The Wayferry Application

Many organizations try to use spreadsheets to manage software requirements but soon run into limitations. Part of Wayferry's "secret sauce" is the cloud app we have developed specifically for evaluating enterprise software. This page highlights several features and benefits of the Wayferry app.

Capture rich requirements

Requirements are to software selection as foundations are to a building. If you don't get them right, there always are problems. Wayferry captures rich requirement details:

  • The requirement title is separate from the description for better management of requirements.
  • There are links to external references like Wikipedia to explain terms without cluttering up the requirement.
  • Use case examples remove ambiguity.
  • Text is formatted to improve readability
  • There is no need to copy requirements: one requirement can be in multiple requirement groups.

Wayferry software selection app showing an example of a requirement form

Requirement libraries

Developing requirements usually takes 50% or more of the time needed for a typical enterprise software selection project. Well written requirements include a good description, reasons why the requirement is wanted and use case examples. They are unambiguous, verifiable and implementable, and take time to create. Wayferry has developed an extensive library of well-written requirements, and using this library accelerates software selection projects.

Another ingredient in the Wayferry "secret sauce" is this: Every time a requirement can be improved, we update the library. This constant improvement in requirement quality leads to faster software acquisitions with fewer problems.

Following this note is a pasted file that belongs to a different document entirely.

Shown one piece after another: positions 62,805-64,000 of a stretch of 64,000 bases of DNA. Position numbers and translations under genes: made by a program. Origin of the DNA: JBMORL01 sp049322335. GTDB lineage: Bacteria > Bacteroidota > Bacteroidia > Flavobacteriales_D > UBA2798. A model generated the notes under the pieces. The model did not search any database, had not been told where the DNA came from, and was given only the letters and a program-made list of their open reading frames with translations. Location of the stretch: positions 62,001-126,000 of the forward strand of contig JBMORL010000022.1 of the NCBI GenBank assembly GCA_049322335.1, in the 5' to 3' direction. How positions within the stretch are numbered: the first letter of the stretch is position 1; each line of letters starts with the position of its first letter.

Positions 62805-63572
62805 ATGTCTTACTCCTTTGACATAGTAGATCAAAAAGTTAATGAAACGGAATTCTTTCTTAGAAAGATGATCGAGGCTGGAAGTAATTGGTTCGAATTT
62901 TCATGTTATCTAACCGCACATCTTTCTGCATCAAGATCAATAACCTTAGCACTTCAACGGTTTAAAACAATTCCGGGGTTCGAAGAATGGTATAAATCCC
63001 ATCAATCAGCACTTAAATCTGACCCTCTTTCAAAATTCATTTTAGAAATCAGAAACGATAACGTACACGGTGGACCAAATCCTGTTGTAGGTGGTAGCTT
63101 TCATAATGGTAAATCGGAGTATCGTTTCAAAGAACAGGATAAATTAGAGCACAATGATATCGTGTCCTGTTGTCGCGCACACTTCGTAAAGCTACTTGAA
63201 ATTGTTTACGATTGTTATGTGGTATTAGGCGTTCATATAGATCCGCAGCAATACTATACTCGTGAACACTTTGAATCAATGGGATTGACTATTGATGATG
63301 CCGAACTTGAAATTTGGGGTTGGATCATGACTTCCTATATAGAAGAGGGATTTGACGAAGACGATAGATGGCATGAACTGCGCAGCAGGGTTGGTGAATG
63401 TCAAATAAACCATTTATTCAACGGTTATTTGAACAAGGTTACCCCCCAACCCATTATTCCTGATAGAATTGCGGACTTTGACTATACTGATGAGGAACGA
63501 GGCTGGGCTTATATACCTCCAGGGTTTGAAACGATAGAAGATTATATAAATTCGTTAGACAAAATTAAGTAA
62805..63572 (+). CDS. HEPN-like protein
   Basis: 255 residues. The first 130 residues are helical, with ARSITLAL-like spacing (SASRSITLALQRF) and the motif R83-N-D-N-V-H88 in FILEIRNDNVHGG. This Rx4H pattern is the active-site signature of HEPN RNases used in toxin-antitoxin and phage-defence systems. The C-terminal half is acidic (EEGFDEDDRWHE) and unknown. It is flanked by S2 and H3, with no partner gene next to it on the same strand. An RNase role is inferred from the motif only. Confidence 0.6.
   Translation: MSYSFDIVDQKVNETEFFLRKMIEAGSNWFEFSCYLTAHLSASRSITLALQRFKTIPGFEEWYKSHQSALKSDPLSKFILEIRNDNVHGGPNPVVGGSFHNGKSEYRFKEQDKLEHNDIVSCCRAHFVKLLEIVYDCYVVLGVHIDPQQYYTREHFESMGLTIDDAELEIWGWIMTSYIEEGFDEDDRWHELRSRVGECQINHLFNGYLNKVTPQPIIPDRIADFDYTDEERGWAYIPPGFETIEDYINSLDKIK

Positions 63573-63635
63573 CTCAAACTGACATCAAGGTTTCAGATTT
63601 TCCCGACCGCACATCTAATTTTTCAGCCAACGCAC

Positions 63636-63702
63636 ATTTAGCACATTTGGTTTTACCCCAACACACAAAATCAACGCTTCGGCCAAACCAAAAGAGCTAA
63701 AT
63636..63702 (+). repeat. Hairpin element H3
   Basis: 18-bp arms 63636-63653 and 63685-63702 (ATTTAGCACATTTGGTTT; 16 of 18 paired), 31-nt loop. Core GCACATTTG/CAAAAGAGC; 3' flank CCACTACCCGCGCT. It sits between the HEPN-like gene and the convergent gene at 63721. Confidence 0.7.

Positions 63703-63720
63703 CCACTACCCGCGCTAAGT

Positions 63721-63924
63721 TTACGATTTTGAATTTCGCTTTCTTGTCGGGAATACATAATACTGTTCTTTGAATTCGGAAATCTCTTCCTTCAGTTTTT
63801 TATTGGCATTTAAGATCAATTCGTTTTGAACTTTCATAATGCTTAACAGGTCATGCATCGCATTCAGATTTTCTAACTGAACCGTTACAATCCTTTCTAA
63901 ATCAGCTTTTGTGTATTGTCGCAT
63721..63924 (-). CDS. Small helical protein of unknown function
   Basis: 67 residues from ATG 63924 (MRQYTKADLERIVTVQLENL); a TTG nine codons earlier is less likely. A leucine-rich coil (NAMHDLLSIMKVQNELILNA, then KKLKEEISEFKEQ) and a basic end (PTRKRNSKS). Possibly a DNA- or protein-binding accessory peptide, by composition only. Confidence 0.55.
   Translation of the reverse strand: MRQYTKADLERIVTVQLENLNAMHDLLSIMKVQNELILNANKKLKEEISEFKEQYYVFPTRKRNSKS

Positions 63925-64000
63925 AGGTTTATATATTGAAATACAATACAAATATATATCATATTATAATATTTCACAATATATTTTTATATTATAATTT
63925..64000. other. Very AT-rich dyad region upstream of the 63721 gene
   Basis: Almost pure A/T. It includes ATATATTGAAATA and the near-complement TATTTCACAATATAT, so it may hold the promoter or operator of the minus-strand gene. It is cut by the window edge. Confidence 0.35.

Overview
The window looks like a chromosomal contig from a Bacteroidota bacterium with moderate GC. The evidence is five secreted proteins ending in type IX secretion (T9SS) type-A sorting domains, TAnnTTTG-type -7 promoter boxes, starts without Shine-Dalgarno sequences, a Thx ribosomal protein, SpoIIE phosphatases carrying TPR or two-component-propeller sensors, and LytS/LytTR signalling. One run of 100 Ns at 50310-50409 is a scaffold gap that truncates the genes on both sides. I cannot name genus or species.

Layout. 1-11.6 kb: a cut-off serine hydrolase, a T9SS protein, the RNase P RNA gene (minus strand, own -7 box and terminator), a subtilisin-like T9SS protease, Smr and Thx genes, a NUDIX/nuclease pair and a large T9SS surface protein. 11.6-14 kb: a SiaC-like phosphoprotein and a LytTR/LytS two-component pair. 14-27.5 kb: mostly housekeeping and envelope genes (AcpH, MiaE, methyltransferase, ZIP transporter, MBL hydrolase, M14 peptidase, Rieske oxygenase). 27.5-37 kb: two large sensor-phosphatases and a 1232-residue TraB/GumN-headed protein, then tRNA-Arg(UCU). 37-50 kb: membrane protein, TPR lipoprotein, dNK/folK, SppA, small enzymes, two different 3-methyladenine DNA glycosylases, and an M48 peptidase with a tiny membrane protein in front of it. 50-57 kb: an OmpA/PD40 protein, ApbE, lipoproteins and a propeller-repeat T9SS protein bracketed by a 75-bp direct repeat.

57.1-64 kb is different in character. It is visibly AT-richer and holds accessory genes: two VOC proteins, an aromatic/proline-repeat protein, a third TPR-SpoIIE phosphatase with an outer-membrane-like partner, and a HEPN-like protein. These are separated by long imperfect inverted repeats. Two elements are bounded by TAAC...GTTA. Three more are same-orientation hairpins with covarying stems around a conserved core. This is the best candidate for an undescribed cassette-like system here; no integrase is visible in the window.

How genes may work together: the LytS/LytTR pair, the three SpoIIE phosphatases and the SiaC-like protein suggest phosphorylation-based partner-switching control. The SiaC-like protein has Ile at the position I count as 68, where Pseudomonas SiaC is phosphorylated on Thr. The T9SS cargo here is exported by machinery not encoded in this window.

Weight requirements for importance

Once the list of requirements has been assembled, they should be weighted for importance. When capturing how important each requirement is, we also capture who it is important to, and why it is important to them.

  • When employees see their names documented on the requirements they feel listened to. This builds end-user buy-in, which accelerates adoption when the software goes into production.
  • Capturing this information creates the requirements traceability matrix, particularly important in regulated industries.
  • When system implementation consultants need questions answered, they can see the reason why a requirement is wanted. If they still need more information, the names of the employees to whom this requirement is important are listed. The consultants know exactly who to reach out to.

Wayferry software selection app showing a requirements being weighted for importance

Gap analysis

See graphically how well a potential product meets your organization's requirements profile by each group of requirements.

Wayferry software selection app showing software evaluated against groups of requirements

Rank software products by fit score

Wayferry ranks products by how well they meet your particular requirements. The software product that best meets your needs is the product at the top of the list.

Wayferry software selection app showing a ranked list of potential software products

Meet expectations and minimize implementation risks

The Wayferry application uses a data-driven gap analysis to measure how well potential software products meet your organization’s particular requirements, and ranks software by fit score. The best-fit software is the product that comes closest to meeting your requirements.

To minimize software implementation risks, the winning product evaluation is exported and given to the implementation project manager, who then can plan down to individual requirements. A detailed requirements analysis means no significant “new” requirements are discovered during implementation where they cause delays and cost increases.  Implementations tend to be on time and within budget.

Buyer's remorse is eliminated because you know precisely how well the software will work for you before making the purchase. Buy-in is maximized when users see their names being added to requirements. They know they were listened to, and their needs were factored into the purchasing decision.